Saturday, July 20, 2019 | 2 a.m.
The iconic trees that give Joshua Tree National Park its name could be virtually extinct in the park by 2070 if no action is taken to reduce global greenhouse gas emissions, a new study from UC Riverside has found.
The study focused on western Joshua trees within the national park in California’s San Bernardino and Riverside Counties, about 180 miles south of Las Vegas. Tree counts have been declining in the park since the mid-20th century, particularly in the warmest, lowest-elevation areas, the study notes.
Anticipated increases in temperature due to climate change will only worsen the trend, according to the study published in the journal Ecosphere.
“Our results provide a striking estimate of what may happen if business-as-usual policies that affect carbon emissions are to continue,” the study warns.
If greenhouse gas emissions continue on their current projection and exacerbate warming trends, Joshua trees will be reduced to .02% of their historic range in the national park by 2070, the study predicts. If emissions are moderately mitigated, Joshua trees’ range will be limited to 13.9% of their historic range.
Under a best-case scenario in which global emissions are sharply curtailed, the trees could maintain 18.6% of their historic range in the park.
“We can do something about climate change, and we do something about how these trees persist in the landscape,” emphasized Lynn Sweet, a UC Riverside plant ecologist who led the study.
Although the study focused on Joshua Tree National Park, it could have implications for a subspecies of Joshua trees found in Southern Nevada known as the eastern Joshua tree, Sweet said.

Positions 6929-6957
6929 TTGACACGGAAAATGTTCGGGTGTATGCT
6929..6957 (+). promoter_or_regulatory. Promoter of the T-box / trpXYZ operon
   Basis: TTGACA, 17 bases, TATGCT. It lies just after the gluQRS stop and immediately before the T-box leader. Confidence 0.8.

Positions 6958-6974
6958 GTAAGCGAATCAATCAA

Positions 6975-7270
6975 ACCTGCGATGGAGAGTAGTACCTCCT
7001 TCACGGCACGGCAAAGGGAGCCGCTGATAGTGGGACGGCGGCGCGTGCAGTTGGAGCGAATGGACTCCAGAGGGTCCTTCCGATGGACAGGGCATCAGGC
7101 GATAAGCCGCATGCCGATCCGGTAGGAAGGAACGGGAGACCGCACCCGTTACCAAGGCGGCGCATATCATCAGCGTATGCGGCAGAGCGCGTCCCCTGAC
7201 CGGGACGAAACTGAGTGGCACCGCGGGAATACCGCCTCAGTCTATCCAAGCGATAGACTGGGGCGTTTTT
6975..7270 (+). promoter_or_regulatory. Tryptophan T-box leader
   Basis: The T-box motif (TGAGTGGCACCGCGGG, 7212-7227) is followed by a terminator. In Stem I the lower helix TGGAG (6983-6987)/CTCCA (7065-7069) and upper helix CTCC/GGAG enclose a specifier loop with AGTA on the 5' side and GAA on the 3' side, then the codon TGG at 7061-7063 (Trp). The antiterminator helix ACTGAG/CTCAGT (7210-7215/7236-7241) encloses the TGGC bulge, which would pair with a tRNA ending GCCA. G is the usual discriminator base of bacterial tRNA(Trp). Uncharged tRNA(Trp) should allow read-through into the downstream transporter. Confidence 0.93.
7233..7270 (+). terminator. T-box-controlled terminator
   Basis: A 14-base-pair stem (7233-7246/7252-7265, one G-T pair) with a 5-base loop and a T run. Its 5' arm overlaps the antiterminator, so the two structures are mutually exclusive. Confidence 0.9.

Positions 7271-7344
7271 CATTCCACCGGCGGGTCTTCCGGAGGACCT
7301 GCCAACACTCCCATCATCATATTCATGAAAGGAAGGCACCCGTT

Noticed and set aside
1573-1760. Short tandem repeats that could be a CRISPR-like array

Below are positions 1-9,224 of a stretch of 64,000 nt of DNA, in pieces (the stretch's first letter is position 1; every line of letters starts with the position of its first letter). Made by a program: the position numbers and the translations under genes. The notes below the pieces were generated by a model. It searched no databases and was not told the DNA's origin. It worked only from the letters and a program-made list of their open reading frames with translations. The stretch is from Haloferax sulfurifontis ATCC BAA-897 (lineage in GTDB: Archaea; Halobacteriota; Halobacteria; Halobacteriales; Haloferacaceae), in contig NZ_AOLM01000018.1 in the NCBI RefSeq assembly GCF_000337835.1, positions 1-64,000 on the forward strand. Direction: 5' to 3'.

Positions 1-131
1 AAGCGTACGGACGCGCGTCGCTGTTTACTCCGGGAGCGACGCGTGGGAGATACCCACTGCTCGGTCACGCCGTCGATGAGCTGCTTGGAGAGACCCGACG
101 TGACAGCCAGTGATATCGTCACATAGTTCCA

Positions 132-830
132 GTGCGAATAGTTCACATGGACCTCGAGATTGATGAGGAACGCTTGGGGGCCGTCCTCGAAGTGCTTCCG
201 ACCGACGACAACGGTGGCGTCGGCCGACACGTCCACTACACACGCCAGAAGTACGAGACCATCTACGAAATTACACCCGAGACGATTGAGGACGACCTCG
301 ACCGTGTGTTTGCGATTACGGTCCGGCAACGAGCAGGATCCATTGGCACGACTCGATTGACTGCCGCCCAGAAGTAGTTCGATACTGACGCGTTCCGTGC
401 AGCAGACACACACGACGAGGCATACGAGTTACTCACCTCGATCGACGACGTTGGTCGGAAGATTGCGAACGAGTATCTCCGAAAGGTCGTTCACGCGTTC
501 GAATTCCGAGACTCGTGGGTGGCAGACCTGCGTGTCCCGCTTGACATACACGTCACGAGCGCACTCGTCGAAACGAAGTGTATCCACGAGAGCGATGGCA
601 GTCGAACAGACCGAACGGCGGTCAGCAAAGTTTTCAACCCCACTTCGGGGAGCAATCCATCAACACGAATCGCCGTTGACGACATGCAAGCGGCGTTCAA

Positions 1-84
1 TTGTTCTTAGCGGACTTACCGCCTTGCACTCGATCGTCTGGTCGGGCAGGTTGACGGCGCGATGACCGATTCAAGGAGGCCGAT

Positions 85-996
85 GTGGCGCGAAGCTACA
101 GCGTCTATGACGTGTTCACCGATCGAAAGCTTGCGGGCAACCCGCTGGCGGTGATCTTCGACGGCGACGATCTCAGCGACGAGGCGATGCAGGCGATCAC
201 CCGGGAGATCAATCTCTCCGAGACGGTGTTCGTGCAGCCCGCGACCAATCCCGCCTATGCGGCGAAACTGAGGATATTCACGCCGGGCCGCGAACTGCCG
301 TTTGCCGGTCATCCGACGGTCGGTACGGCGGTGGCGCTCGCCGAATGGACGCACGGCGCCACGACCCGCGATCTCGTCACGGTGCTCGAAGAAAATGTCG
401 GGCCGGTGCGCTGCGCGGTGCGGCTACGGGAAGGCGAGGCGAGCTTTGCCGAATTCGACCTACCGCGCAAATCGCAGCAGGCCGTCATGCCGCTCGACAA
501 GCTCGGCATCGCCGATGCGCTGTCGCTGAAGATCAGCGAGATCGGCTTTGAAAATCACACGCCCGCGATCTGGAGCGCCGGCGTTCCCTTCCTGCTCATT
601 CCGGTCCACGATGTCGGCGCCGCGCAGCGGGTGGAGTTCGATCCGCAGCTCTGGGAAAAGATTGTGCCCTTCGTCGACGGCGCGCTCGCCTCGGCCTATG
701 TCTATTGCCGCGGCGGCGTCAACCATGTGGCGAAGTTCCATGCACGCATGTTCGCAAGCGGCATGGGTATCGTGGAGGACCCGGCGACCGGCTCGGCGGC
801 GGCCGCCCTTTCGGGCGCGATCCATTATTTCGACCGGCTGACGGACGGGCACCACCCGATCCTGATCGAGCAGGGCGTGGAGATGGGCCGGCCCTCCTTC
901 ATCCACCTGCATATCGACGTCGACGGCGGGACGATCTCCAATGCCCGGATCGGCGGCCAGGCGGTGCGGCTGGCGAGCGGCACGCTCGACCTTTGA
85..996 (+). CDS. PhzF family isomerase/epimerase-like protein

“If there are predicted to be hotter, dryer temps in (Clark County) as well, we’d expect to see probably a decrease in new trees establishing in the landscape, and probably some mortality in adult trees and a shifting in where those trees (are),” she said.
Driving the plant’s vulnerability to climate change is its long seedling phase, which lasts for the first approximately 30 years of the plants’ lives; Joshua trees live an average of 150 years. The young plants have less water storage capabilities than adult Joshua trees and a smaller root system, making them less resilient to adverse conditions, Sweet said.
“Adult trees have all the physical resources to survive and persist through droughts, whereas small trees just don’t,” she said.
Another climate-change fueled threat that could hasten the decline of the trees is wildfires. A prior study cited in this one found that about 10% of Joshua trees could survive in the event of a wildfire. Their slow growth also means that recovery after a mass die-off due to a fire could take years or decades.
Throughout the Mojave Desert, including in Southern Nevada, Joshua trees are considered keystone species, crucial to the health of the overall ecosystem. In Clark County, many invertebrates feed on their flowers, roots and stems, and they are also used as hunting perches for some species of birds and owls, notes a 2018 study from Southwest Ecology, LLC submitted to the Clark County Desert Conservation Program.
The ecological significance of the trees coupled with their decline in areas farther south highlights the need to protect them in Southern Nevada, said Patrick Donnelly, the Nevada state director for the Center for Biological Diversity.
“We’re looking at a real possibility where Joshua trees are extinct across the southern portion of their range. That would mean Nevada is all they have left,” Donnelly said. “That means we need to do everything we can to protect Nevada’s Joshua trees and bring a high level of scrutiny to any projects that could threaten them.”